• It should be multi-sourced: A single source can provide fascinating revelations and (depending on who the source is) access to insights and information that would otherwise be hidden. However, until the story from that source is crosschecked against other sources – experiential, documentary and human – and its meaning is explored, no real investigation has happened.
Investigative reporting is not a haphazard task; hence it requires competent and outstanding journalists who possess terrific qualities. Nwabueze  says one of the qualities of a good investigative reporter is for him/her to be computer literate. It is obvious that journalism practice, in the digital age becomes easier with the advent of the new communication technologies. With sound knowledge of computer an investigative journalist would be able to surf the internet for relevant information correlated to a topic under investigation. Furthermore, computer knowledge would enable an investigative reporter to store, process and retrieve data thereby, making his report confidential until it is published. Nwabueze further notes that an investigative journalist must be objective, analytical, courageous and friendly in the course of discharging his duty because no one knows which source could be most useful.
Forbes, cited in Dogari and Shem , outlines the following as some of the qualities a good investigative reporter should have:
In-depth investigations take time, especially when following dead ends; be prepared to follow all leads, regardless of how insignificant they may appear.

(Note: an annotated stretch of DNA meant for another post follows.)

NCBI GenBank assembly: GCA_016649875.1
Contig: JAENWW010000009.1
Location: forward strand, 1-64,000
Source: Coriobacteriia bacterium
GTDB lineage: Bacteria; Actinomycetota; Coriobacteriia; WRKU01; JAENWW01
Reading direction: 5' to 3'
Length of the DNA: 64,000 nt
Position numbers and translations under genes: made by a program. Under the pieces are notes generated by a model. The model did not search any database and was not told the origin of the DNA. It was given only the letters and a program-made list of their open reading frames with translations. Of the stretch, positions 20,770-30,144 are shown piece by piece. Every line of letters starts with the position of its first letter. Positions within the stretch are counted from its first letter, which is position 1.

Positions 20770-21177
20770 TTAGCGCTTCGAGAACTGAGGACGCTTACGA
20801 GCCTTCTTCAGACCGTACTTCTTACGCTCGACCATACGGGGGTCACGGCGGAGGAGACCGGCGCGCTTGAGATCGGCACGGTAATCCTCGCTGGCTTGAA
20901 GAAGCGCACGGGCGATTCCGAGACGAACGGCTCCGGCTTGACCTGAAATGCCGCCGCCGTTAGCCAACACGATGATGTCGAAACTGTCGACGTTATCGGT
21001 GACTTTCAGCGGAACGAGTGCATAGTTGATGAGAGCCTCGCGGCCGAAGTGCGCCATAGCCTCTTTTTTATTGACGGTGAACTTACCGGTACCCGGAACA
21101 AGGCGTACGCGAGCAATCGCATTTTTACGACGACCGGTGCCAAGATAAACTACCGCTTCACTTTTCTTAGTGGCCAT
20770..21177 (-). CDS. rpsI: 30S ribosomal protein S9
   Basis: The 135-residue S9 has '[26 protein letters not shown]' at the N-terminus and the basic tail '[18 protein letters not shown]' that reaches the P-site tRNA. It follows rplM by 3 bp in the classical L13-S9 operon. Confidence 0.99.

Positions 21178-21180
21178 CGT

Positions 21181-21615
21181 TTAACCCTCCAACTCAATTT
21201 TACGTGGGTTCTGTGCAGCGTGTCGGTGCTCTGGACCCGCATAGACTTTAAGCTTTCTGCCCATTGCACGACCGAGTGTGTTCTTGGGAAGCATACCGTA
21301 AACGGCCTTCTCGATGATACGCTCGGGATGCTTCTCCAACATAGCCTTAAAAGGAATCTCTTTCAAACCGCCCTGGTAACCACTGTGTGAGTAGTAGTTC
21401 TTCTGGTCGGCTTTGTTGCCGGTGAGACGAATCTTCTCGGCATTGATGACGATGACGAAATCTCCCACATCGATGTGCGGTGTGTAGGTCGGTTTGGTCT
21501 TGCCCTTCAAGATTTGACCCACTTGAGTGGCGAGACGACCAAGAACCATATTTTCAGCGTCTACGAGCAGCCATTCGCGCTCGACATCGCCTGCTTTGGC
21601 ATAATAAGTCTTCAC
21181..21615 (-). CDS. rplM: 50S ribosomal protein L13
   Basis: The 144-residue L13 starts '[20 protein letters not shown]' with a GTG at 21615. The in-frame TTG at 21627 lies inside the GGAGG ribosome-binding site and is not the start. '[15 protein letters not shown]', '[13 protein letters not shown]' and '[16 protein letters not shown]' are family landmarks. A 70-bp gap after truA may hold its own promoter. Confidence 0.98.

Keep an open mind. You should be able to shift your focus and, if necessary, change the direction of an investigation.
The art of persuasion
Investigative reporting requires a certain approach to ensure that sources reveal information. Over and above general reporting skills, the ability to probe deeply without upsetting or distressing the source is paramount.
Watchdog’s guide to investigative reporting
When buttons are pressed too hard investigative journalists have been known to suffer harsh attacks that could potentially ruin their careers. Dealing with politicians, in particular, requires the ability to handle public criticism.
Threats of physical violence, litigation, sanction and even death are used to deter further investigations. Journalists’ families and their acquaintances may be intimidated, and it is not unheard of for women investigative journalists to be threatened with rape. You will need guts to deal with hostile people and situations, as well as the ability to remain calm under fire.
There are basically three forms or types of investigative reporting. These are:
This kind of investigative reporting involves probing an institution more especially when such an institution deviates from its purpose thereby betraying public trust.
Here the investigative journalist investigates the activities of public servants or politicians more especially when they perceive that they’ve misused their official authority for personal gain.
Societal Investigation: this form of investigative reporting has to do with the reporter investigating other societal ills such as stealing, burglary, public health, communal clashes, etc.